“That’s 60 days for the American people to read the deal,”a statement from the Republican leadership of the House Ways and Means Committee said. “Only then does it go to Congress where there’ll be another month or two of debate… and if a deal doesn’t meet Congress’s standards, Congress can vote it down. Simple as that.”

The timeline gives DeLauro and others who oppose the trade pact time to continue their campaign. In many ways, the fight over the TPP is a replay of the political battle over the North American Free Trade Agreement, or NAFTA, which pitted DeLauro against another Democratic president, former President Bill Clinton.

The Connecticut AFL-CIO, which like its parent organization fought against the fast track bill, on Wednesday took aim at Himes for his support of the legislation.

It released a video showing the crumbling parking lots and dilapidated buildings of the former Warnaco and Remington Shaver factories and other shuttered companies in Bridgeport.

“This is the impact on trade on the 4th District,” Connecticut AFL-CIO president Lori Pelletier says in the video.

Himes spokesman Patrick Malone said  foreign trade did not shut down the factories.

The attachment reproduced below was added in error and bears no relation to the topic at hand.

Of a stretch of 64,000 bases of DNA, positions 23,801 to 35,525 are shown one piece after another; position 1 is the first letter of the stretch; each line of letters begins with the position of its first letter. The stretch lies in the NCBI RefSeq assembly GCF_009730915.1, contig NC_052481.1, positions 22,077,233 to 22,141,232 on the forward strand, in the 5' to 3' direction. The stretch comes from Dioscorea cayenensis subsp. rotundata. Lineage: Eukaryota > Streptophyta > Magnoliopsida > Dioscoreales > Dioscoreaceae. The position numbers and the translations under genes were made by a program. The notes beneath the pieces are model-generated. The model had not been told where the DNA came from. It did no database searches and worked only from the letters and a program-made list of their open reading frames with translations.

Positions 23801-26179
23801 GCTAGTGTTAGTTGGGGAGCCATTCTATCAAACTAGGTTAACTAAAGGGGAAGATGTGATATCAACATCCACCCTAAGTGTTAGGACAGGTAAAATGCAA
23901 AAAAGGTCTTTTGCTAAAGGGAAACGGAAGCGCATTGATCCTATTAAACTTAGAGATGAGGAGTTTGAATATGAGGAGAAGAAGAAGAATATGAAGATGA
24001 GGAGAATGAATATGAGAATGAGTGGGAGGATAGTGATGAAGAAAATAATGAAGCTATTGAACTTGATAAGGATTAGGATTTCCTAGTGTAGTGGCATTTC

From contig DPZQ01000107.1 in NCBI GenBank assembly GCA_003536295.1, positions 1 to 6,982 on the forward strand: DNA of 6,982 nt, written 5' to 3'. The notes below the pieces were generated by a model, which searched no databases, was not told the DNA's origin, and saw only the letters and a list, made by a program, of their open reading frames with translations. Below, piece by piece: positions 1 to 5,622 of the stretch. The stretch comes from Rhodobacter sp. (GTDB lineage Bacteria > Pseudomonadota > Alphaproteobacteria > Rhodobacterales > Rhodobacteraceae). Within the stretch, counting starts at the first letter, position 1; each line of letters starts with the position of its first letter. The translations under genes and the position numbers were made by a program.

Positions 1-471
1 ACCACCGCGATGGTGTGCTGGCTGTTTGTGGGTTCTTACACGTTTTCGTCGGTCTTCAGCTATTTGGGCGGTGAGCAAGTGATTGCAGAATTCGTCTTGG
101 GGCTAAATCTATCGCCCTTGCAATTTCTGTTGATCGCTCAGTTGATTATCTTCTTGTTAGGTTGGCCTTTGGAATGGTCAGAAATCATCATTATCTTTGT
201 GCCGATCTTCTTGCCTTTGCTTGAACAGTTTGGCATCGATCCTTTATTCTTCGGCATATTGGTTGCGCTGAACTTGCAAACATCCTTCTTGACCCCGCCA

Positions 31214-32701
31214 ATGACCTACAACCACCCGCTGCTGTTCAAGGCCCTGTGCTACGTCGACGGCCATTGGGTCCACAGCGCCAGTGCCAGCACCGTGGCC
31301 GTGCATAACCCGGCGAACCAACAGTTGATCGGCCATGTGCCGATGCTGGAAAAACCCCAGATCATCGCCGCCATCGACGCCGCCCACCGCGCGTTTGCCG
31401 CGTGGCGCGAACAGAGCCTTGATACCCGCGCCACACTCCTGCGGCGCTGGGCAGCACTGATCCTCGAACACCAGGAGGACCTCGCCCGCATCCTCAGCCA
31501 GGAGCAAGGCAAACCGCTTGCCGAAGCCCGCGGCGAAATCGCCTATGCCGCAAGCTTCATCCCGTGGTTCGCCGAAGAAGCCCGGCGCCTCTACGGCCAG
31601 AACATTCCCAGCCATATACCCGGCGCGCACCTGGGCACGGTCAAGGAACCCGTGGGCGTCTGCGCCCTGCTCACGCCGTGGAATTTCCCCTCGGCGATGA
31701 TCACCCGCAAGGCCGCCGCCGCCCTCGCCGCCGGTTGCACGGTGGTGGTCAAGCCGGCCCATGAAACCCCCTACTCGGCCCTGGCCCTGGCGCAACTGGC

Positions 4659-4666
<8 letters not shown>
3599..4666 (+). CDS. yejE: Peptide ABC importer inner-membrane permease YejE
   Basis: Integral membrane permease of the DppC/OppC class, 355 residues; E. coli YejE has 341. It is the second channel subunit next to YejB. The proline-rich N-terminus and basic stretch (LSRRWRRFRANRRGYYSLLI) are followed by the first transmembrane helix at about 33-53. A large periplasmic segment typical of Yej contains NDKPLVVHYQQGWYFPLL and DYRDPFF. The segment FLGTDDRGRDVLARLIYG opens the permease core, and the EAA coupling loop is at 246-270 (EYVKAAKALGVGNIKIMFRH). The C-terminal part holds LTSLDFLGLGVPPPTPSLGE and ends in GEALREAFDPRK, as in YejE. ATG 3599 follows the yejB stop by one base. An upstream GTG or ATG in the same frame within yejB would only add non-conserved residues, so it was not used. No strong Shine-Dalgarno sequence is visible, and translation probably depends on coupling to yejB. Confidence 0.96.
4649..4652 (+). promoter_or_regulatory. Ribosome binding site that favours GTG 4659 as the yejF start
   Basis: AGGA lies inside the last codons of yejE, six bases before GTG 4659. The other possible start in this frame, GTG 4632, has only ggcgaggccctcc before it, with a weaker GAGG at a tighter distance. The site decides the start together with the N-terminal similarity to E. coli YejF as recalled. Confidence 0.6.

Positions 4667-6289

“Let’s set the record straight – U.S. trade policy did not cause the shutdown of the two factories featured in this video, Remington Shaver and Warnaco,” Malone said.

He said Warnaco  faced a series of hostile takeovers and bankruptcies over the course of three decades, and the company moved from Bridgeport to Milford, where it was eventually acquired and shut down by a New York-based company in 2013 and  Remington was moved by its parent company to Wisconsin in 2005.

“While it’s a blow to Bridgeport whenever a company leaves, New York, Milford, and Wisconsin aren’t foreign countries or signatories to a free trade agreement,” Malone said.

Connecticut AFL-CIO spokesman David Dal Zin said “while it’s difficult to determine exactly why a factory was closed, workers at both Remington and Warnaco received trade adjustment assistance” which indicates their loss of jobs was trade-related.

Meanwhile, GOP leaders on Wednesday decided on the format for Friday’s fast track vote.

The fast track legislation includes new funding for a program designed to help U.S. workers who lose jobs to international competition, known as Trade Adjustment Assistance. That program is supported by Democrats but faces opposition from Republicans who consider it a form of welfare.

So there will be a vote on the fast track bill and a separate vote on the legislation that would boost the trade adjustment assistance program.

The bitter debate over the Trans-Pacific Partnership is a rare split between the White House and congressional Democrats, but DeLauro minimizes the impact of the rift.

“We are long-time supporters of the president on a variety of issues,” she said. “We disagree with him on this issue and this is in keeping with American democracy.”

Ana has written about politics and policy in Washington, D.C.. for Gannett, Thompson Reuters and UPI. She was a special correspondent for the Miami Herald, and a regular contributor to The New York TImes, Advertising Age and several other publications. She has also worked in broadcast journalism, for CNN and several local NPR stations. She is a graduate of the University of Maryland School of Journalism.